| Germany/Vice Chancellor |
(Deputy prime minister)
|Start||1 June 1878|
|The function of vice-chancellor is to use the specific constitutional powers of the chancellor in case that the chancellor is temporarily unable to perform their duties.|
The vice-chancellor of Germany, unofficially the vice-chancellor of the Federal Republic of Germany, officially the deputy to the federal chancellor, is the second highest ranking German cabinet member. The chancellor is the head of government and, according to the constitution, gives this title of deputy to one of the federal ministers. It is common that the title is given to the major minister provided by the (smaller) coalition partner.
In everyday politics, being a vice-chancellor is more an honorary title. The vice-chancellor may head cabinet meetings when the chancellor is abroad. The function of vice-chancellor is to use the specific constitutional powers of the chancellor in case that the chancellor is unable to perform their duties. This kind of substitution has never been made use of in the history of the Federal Republic.
Should a chancellor resign, die or be permanently unable to perform the duties of office, the vice-chancellor does not automatically become the next chancellor. In such a case the Federal President assigns a minister to serve as acting chancellor until the Bundestag (parliament) elects a new chancellor.).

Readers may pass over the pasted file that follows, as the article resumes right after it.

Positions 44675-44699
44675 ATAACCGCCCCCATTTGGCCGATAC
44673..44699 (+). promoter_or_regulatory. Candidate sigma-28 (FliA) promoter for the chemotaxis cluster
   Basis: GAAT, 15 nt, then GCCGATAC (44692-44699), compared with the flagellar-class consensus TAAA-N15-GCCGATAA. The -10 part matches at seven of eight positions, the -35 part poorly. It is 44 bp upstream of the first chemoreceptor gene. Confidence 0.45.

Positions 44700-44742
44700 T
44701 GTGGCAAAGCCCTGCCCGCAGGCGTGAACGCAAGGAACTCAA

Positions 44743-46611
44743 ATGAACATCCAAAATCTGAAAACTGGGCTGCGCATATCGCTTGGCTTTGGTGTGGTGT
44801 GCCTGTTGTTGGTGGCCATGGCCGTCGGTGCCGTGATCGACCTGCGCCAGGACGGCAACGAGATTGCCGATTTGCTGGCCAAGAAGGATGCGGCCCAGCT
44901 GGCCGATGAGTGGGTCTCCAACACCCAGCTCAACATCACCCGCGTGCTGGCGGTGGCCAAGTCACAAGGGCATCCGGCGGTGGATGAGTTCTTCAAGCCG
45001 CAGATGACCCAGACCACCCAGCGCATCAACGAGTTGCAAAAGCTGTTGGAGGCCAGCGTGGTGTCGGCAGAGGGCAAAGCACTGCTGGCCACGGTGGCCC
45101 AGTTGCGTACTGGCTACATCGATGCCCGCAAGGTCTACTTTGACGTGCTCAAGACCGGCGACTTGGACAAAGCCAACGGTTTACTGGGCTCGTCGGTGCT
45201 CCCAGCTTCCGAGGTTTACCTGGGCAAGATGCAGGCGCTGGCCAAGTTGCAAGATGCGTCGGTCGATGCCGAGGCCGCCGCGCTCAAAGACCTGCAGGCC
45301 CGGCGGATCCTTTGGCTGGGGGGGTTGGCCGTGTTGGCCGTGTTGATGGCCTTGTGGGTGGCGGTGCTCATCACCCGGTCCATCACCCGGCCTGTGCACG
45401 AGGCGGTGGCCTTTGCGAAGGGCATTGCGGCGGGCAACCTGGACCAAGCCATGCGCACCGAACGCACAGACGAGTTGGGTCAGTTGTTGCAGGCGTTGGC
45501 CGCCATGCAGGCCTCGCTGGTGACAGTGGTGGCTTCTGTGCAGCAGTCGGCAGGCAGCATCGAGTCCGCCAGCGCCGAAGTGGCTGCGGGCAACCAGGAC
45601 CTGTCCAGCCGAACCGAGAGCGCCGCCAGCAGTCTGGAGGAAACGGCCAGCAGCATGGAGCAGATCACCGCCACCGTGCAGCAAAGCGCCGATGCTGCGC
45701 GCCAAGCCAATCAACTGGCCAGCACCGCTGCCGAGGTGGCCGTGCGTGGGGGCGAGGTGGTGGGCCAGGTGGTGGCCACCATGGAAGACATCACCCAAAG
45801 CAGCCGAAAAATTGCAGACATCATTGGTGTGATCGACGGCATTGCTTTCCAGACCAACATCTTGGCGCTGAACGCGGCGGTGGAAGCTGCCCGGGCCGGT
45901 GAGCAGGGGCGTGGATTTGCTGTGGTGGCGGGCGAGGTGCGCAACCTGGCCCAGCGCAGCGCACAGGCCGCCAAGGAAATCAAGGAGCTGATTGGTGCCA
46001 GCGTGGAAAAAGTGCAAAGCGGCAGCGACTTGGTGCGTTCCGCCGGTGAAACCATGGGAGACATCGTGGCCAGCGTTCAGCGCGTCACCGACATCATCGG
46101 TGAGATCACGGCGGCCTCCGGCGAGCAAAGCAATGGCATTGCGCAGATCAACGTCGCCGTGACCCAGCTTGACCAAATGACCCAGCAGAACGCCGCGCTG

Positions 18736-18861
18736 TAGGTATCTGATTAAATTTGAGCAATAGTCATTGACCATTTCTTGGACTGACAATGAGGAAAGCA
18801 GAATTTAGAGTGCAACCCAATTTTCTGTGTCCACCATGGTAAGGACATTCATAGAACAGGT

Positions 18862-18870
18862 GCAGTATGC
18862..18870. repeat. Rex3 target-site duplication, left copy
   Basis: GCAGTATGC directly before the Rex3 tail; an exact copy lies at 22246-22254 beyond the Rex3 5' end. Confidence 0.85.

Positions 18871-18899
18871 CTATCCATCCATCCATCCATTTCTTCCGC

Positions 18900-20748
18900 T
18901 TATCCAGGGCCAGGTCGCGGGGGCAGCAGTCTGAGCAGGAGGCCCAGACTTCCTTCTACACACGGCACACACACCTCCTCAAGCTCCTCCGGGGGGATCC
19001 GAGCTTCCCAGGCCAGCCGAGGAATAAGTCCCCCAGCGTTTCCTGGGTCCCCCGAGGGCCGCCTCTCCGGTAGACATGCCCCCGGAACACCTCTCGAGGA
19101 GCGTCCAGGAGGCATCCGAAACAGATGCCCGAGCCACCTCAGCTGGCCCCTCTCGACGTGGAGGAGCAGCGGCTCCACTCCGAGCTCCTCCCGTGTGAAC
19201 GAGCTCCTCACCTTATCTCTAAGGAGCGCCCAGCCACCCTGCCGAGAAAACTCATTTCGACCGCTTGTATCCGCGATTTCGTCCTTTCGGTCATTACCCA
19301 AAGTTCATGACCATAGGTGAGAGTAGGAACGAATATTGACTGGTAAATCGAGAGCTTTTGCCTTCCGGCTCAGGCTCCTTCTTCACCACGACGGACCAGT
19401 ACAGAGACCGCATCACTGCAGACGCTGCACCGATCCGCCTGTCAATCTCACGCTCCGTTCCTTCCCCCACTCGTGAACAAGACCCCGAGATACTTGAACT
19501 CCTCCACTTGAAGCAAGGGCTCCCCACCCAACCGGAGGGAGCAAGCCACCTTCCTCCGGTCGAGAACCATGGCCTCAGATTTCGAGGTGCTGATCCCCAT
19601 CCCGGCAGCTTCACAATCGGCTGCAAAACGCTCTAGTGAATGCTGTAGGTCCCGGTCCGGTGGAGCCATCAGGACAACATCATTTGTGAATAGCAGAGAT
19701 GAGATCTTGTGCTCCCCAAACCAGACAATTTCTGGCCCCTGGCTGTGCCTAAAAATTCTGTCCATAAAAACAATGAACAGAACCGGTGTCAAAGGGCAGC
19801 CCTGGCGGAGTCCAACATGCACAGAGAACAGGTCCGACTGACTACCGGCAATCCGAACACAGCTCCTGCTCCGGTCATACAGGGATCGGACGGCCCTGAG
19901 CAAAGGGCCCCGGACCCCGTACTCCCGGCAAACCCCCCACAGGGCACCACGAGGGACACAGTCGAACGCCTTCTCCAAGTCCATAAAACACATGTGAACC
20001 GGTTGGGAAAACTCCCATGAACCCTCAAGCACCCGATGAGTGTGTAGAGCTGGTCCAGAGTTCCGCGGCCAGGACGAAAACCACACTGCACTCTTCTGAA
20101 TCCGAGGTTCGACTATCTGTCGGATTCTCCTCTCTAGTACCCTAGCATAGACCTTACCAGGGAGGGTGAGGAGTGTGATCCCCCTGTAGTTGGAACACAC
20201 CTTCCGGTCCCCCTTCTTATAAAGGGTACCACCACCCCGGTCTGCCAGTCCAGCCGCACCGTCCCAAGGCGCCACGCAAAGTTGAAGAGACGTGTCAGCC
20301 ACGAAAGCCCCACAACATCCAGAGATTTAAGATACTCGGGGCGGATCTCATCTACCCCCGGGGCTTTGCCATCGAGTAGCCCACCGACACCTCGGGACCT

Office Holders on Wikispooks
|Robert Habeck||8 December 2021|
|Olaf Scholz||14 March 2018||8 December 2021|
|Sigmar Gabriel||17 December 2013||14 March 2018|
|Guido Westerwelle||28 October 2009||16 May 2011|
|Joschka Fischer||27 October 1998||22 November 2005|
|Klaus Kinkel||21 January 1993||26 October 1998|
|Hans-Dietrich Genscher||1 October 1982||17 May 1992|
|Hans-Dietrich Genscher||17 May 1974||17 September 1982|
|Ludwig Erhard||29 October 1957||15 October 1963|
|Rudolf Heß||21 April 1933||12 May 1941||Office called Deputy Führer|
- Ute Mager, in: von Münch/Kunig: Grundgesetz-Kommentar II, 5. Auflage 2001, Rn. 10/11 zu Art. 69.